The Big Picture

And so it was that the World Series of Poker Online event came to its essential conclusion (there were some more bracelets handed out in some tourneys held over the past week) with one of those wild twists of fate that Hold’em style poker can bring. The game play over the past few months was filled with that kind of drama. But the question remains about whether or not this online action quite filled the void of the live version of the WSOP.

The New York Times ran an article this past week talking about the intrigue surrounding this year’s version of the WSOP. They talked about some of the highlights, including the memorable bracelet won by one player from a grocery store parking lot. And they also took a look at the lows, such as technical glitches that ranged from whole events having to be rescheduled to single hands where players were locked out from making the plays they wanted.

The article also talked about the oddities of the location requirements for the tournament. For the first stage on WSOP.com, players had to be settled in New Jersey or Nevada to take part. Once GGPoker took over, players could not be on American soil if they wanted to play in the different bracelet events.

On the one hand, this seems absurd, especially for something purporting to be the official World Series of Poker. While many top American pros could spare the expense of a jaunt off the Mexico for a month of online action, the location requirements likely scared some folks away.

But, by the same token, players from countries outside the U.S. had much greater access to the action that they might have enjoyed if they were forced to travel to Vegas for the live event. Let’s put it this way: Could you have envisioned a final head-to-head between players from Bulgaria and China in the Vegas event?

Looking through social media following the Main Event was interesting. On the one hand, there were many people exhilarated by the Main Event and the action that took place during all through the past month. But there were a lot of contrarians as well, people questioning the legitimacy of it and comparing it to run-of-the-mill online events that take place all the time.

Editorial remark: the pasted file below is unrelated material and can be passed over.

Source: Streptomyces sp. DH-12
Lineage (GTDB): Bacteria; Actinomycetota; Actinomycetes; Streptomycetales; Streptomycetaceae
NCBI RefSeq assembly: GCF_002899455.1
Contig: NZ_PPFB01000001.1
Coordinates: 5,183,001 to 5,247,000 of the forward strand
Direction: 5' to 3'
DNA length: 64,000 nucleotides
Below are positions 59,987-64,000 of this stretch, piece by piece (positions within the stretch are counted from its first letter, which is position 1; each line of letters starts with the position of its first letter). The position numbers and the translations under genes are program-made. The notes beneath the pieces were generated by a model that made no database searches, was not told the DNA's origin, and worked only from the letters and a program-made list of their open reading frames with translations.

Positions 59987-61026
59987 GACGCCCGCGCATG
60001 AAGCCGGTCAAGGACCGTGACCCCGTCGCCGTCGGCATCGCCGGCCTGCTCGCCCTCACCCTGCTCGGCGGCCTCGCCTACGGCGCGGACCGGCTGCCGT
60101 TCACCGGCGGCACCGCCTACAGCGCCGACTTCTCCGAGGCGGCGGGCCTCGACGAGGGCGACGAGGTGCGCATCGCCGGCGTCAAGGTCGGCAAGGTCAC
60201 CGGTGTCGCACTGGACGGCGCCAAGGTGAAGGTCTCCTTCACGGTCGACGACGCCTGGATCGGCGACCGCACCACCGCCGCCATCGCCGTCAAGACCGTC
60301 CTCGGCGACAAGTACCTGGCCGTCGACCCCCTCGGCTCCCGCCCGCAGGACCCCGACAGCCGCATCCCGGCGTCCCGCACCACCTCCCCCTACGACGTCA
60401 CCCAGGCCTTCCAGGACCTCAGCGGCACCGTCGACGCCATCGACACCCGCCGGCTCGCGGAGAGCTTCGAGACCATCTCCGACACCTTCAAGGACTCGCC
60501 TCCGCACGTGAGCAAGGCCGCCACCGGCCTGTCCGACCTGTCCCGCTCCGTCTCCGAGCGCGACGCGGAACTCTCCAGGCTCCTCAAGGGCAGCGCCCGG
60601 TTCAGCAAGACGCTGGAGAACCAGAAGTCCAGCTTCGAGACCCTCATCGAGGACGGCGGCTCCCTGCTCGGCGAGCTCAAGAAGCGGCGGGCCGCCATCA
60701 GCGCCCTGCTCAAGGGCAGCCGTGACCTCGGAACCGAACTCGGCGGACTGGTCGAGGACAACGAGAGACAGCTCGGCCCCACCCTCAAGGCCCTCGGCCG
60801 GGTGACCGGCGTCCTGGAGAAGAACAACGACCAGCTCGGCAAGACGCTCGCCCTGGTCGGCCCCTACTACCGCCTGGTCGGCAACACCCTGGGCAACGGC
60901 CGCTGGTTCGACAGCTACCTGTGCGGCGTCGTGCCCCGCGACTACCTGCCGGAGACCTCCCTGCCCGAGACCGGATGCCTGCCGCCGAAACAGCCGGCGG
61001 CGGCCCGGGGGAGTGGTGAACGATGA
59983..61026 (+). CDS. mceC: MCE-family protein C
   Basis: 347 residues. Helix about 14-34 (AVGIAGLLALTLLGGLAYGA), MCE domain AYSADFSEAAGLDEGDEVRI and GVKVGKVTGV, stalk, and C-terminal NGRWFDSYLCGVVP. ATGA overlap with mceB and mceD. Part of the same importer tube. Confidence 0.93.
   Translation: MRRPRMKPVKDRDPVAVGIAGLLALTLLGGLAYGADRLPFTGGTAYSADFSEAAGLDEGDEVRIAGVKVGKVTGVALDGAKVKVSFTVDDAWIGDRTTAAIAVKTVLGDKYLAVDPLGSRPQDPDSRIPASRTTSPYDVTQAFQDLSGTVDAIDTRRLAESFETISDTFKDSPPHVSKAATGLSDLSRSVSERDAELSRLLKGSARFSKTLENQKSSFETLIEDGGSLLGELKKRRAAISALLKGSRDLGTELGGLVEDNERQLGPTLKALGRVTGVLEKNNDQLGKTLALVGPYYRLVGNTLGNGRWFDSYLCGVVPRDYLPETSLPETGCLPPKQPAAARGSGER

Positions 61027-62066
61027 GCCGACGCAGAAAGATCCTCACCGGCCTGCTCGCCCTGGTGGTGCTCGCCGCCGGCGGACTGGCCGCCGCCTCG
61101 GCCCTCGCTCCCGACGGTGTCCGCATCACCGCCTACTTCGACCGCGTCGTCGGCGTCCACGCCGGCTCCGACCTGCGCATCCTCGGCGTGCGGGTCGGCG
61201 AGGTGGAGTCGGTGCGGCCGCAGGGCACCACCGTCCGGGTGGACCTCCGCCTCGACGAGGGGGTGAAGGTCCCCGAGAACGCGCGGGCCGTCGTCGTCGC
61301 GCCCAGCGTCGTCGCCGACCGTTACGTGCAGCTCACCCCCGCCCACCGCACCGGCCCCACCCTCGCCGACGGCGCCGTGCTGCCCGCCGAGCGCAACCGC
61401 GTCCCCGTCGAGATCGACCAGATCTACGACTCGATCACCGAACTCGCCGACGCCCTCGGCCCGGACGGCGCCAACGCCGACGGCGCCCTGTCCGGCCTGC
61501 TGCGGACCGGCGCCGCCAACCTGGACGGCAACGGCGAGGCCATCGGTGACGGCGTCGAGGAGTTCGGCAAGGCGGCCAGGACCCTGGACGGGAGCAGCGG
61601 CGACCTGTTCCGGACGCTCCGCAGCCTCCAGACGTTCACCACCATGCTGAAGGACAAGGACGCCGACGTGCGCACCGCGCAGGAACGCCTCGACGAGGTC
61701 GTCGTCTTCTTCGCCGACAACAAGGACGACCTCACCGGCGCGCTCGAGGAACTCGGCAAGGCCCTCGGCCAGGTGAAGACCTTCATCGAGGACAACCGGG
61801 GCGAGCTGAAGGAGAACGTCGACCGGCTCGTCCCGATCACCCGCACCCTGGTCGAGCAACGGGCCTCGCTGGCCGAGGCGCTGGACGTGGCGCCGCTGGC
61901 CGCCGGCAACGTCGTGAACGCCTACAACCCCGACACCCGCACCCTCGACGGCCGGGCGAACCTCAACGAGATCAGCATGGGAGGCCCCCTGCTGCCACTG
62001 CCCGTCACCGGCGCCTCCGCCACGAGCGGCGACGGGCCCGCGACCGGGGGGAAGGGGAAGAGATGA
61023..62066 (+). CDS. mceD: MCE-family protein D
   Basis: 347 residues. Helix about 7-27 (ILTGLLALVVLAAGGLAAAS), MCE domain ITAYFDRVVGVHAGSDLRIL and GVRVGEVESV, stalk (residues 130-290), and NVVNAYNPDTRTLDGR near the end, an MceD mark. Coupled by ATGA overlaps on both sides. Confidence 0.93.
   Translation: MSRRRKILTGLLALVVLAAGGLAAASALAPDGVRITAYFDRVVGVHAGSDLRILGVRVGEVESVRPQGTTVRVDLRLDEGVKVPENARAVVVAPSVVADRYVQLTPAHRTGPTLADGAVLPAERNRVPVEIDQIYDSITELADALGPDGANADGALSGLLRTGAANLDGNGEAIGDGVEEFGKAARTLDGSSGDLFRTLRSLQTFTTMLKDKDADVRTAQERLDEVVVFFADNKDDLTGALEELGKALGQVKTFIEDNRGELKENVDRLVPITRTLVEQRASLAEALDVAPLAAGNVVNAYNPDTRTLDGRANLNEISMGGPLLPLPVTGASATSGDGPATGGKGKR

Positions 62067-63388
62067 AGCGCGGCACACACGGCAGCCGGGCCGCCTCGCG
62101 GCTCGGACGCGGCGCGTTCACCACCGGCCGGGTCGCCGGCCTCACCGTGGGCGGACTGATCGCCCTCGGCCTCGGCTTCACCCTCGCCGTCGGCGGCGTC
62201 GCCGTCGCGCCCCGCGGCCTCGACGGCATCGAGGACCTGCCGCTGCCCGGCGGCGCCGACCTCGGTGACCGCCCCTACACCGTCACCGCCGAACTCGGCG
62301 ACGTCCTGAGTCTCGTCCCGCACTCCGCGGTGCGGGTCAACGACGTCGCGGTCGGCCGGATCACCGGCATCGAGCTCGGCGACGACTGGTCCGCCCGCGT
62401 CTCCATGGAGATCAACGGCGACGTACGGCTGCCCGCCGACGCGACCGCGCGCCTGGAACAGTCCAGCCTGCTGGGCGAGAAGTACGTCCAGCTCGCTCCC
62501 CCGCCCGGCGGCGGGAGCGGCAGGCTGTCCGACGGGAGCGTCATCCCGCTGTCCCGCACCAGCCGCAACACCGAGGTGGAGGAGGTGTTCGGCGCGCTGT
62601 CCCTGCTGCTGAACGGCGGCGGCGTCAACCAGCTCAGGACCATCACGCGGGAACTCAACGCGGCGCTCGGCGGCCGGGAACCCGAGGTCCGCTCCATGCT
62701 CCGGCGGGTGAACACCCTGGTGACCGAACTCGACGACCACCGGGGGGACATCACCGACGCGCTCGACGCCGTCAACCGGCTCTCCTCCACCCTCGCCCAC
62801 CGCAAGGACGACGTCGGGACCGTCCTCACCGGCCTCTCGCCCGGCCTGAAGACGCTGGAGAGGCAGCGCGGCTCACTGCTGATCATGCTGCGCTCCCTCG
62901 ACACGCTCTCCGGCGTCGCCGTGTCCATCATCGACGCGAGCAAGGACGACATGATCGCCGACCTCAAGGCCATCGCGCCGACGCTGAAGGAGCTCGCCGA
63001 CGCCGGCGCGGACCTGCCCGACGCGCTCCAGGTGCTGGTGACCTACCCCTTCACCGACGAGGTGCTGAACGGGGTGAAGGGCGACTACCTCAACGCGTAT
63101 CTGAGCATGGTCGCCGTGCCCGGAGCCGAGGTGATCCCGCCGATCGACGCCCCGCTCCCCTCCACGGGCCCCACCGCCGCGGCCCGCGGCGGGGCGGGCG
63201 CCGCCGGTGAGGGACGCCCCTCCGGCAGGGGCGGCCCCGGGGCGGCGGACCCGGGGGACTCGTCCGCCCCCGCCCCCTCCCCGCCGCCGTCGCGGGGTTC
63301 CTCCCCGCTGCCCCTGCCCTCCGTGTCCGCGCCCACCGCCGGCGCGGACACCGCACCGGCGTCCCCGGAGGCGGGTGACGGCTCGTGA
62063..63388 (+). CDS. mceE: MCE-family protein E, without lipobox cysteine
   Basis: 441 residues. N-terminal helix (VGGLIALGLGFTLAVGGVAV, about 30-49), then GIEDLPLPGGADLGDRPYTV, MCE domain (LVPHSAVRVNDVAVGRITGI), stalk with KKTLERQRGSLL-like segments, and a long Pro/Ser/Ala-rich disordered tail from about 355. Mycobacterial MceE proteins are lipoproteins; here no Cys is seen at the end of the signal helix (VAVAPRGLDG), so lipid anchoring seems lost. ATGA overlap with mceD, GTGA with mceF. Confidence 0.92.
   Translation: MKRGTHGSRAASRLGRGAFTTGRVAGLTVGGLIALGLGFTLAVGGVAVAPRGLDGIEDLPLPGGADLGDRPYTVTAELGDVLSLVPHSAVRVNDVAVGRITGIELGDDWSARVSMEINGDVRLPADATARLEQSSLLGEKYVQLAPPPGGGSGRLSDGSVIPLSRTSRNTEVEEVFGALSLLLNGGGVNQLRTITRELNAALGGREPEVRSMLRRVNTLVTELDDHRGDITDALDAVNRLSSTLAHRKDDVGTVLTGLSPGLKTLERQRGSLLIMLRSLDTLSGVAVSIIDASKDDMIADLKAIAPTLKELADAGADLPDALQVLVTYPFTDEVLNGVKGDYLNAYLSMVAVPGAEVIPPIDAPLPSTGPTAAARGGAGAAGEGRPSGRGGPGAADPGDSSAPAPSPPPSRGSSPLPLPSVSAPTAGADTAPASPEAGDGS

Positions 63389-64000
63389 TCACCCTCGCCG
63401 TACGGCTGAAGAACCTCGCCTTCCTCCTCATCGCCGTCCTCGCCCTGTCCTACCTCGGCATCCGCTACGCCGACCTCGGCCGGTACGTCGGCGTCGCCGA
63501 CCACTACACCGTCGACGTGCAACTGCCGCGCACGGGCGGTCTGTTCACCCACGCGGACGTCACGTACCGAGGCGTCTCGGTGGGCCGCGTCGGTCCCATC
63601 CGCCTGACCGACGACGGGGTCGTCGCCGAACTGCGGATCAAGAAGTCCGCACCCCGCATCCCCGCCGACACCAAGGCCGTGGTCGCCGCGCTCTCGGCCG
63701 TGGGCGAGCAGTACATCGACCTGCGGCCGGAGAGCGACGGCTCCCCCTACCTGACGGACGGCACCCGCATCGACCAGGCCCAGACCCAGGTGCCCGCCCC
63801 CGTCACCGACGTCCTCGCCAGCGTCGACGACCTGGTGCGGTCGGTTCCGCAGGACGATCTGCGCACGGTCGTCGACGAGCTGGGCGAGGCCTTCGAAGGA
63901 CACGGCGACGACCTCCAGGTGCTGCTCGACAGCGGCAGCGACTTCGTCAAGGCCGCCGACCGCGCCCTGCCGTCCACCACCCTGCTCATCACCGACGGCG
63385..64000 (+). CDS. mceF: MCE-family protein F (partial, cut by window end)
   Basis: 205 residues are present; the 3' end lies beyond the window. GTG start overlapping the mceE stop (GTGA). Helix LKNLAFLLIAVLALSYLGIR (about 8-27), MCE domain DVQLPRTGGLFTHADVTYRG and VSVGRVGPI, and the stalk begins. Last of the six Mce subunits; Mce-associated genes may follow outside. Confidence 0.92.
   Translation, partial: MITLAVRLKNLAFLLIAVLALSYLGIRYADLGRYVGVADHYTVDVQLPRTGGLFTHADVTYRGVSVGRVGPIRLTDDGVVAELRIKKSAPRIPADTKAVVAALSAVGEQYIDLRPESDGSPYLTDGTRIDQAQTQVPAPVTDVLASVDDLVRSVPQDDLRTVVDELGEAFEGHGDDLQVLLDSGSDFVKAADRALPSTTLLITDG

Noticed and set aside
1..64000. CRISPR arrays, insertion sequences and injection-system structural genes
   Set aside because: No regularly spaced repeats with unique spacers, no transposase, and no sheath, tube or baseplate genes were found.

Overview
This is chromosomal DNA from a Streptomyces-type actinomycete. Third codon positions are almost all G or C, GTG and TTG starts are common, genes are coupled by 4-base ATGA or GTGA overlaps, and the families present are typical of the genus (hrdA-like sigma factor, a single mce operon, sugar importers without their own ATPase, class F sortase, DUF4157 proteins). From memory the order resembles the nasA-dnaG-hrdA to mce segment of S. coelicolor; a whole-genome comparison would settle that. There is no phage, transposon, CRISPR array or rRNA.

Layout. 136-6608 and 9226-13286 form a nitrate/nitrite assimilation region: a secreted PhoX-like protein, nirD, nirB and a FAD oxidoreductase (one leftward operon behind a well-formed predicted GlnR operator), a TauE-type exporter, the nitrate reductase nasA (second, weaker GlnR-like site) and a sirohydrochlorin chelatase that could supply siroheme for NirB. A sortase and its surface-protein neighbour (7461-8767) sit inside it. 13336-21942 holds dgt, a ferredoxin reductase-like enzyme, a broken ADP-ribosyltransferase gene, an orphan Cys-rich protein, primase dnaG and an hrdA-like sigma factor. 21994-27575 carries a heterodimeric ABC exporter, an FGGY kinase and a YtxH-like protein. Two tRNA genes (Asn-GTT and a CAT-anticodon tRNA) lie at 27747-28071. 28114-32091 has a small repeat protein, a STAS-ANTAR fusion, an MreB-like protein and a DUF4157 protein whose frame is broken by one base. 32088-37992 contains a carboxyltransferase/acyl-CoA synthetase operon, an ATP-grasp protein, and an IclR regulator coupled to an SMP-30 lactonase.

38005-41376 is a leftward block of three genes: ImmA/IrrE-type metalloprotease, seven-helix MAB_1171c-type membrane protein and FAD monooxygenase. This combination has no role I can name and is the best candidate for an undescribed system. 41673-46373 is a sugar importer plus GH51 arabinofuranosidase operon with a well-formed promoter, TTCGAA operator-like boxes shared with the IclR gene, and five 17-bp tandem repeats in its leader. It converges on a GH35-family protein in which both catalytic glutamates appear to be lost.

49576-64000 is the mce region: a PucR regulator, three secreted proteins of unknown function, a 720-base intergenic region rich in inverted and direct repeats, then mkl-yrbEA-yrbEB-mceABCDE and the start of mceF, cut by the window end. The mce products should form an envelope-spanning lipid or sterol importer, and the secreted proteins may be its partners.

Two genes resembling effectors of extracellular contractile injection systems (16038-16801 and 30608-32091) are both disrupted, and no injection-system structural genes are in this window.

It’s a debate that isn’t likely to subside within the poker community very soon. But perhaps the best way to look at it was to say that this online version of the World Series of Poker was the best that could be done under the extreme circumstances.

Final Thoughts About the 2020 WSOP

Could it have gone smoother? Yes, of course. And there are many improvements that could be made going forward.

As for the location issues, those will be hard to overcome unless American laws change. Perhaps by the next time something like this is undertaken, more states will allow online gambling. It seems like a long shot to see the federal laws change anytime soon, considering how slow those wheels turn.

The other question to be answered will be what happens to the online event if some semblance of normalcy returns and the event can take place in Vegas sometime in the future. Will it disappear? Or will it be a compliment to the live proceedings?

As the great 80s band Asia once said so wisely, only time will tell. Until then, we thank the 2020 World Series of Poker Online event for the memories.